And that uneasy truce is occasionally broken, with the abduction of the occasional child; a rare occurrence, indeed, but frequent enough to be always a nagging “maybe” in the minds of all parents. The faeries (for it must be them) are most interested in baby boys from birth till their first birthday, and in teenage girls in the first flower of blossoming womanhood, between the ages of sixteen and nineteen or so. And they always take the best: the most perfectly formed, the beautiful, the kind, the accomplished,  the wise. Who are never, ever, seen again…

So when the beloved king and queen of the mortal country produce a lovely princess, we just know that this is not going to end well. The princess is predictably spirited away on the eve of her seventeenth birthday, but this time, instead of just casting up hands and sighing forlornly, as this fantastical country’s parents are wont to do in these circumstances, the royal couple set off in pursuit, seeking to find the elusive boundary between the two realms, which, of course, proves to be the titular “door in the hedge”.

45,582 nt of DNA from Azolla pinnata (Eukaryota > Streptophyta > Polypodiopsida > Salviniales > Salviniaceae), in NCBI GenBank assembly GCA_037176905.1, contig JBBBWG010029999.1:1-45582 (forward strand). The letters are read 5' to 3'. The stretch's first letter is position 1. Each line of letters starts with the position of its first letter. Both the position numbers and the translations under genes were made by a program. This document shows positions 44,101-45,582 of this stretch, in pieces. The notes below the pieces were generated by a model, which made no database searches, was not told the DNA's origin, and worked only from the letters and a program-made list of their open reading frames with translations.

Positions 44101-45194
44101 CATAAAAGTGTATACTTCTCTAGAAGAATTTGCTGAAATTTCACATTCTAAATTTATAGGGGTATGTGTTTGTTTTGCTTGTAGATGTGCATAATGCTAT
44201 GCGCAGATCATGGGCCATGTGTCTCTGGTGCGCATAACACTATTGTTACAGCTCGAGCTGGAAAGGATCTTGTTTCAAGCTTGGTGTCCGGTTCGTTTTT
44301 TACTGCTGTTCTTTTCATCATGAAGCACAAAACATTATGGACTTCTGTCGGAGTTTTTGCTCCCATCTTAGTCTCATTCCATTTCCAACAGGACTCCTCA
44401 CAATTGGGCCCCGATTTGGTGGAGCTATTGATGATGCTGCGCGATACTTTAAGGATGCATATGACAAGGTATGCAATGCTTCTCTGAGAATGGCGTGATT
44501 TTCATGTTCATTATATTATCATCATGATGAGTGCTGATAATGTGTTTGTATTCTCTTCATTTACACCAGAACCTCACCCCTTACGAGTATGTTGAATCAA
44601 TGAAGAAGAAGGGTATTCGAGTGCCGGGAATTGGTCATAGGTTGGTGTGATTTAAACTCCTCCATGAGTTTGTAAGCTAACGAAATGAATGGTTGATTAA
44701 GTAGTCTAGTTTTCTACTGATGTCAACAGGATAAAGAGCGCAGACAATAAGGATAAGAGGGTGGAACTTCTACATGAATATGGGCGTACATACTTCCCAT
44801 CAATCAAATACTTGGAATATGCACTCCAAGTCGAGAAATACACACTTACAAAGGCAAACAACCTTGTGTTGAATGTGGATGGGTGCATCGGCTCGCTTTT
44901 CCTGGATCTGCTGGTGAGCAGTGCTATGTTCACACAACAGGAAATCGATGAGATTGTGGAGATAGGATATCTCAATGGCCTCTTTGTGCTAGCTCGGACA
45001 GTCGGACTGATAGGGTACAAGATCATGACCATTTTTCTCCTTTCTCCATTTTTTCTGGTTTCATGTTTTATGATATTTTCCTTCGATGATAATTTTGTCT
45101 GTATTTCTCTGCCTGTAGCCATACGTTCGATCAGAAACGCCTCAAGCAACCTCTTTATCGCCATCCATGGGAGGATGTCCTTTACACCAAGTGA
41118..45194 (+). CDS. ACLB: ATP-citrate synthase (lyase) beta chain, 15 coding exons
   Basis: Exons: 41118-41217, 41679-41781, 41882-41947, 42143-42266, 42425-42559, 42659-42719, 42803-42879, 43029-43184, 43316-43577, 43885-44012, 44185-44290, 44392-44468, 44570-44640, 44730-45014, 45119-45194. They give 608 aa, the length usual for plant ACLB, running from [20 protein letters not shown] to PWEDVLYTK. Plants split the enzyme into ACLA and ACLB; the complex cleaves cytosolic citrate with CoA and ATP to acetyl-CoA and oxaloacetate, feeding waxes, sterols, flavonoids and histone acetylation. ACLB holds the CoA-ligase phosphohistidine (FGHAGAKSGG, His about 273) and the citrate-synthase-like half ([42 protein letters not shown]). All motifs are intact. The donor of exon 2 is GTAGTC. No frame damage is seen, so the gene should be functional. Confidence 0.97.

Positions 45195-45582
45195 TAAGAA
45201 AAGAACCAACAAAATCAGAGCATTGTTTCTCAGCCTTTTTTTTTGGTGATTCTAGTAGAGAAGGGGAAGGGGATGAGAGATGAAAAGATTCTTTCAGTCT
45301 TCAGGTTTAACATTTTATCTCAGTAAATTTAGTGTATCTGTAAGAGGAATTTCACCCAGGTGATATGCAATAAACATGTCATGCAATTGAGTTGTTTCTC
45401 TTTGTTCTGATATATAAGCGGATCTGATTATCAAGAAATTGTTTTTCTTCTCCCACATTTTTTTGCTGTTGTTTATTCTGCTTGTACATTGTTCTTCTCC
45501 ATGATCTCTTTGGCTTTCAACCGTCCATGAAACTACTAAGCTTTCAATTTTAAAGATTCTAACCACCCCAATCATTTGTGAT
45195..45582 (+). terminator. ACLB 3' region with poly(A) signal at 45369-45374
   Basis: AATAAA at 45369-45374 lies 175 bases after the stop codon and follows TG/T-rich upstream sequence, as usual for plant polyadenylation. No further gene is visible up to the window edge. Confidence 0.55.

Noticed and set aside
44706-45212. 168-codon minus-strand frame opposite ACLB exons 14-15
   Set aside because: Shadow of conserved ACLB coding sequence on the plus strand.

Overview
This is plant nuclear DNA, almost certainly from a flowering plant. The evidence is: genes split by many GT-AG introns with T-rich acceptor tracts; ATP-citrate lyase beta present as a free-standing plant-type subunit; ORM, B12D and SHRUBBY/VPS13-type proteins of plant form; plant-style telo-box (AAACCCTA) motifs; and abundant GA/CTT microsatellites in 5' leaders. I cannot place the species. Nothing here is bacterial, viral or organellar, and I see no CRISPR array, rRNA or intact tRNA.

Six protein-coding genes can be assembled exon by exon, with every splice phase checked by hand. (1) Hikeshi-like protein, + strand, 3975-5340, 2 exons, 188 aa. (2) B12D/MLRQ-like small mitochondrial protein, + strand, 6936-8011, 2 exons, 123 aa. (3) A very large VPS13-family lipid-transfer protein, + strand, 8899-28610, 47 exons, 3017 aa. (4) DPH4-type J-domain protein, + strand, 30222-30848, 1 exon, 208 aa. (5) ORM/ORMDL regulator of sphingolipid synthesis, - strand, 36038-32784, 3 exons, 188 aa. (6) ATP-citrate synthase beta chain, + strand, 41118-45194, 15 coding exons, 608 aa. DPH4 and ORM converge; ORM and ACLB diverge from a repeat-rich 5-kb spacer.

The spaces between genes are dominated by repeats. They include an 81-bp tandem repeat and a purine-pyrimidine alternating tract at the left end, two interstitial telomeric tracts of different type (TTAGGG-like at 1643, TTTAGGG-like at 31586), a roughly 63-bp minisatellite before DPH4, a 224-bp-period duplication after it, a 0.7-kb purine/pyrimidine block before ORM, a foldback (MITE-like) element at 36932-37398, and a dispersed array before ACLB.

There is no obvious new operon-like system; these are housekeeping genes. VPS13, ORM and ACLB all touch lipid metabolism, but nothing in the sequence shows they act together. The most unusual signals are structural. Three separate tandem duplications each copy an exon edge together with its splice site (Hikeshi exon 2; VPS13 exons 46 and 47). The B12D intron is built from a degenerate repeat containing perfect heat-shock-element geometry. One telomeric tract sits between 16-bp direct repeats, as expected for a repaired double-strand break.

A not particularly original “original” tale; seriously overwritten in places, and with an overwhelmingly sweet ending, with every conceivable loose end neatly tied up.

The writing has moments of originality and great readability; the characters are quite genuinely likeable as well as being too beautiful, kind, gifted, nice, etc. for words, but the whole package oversteps my personal tolerance for tis kind of thing. On a scale of 1 to 10, I fear this one gets only an unenthusiastic 4 from me.

The Princess and the Frog

The princess in this case loses a terrible gift from a sinister suitor; a necklace of cloudy grey stones which emanates an awful power. She is afraid to admit she has dropped it in the garden pool; who knows what consequences her carelessness will bring?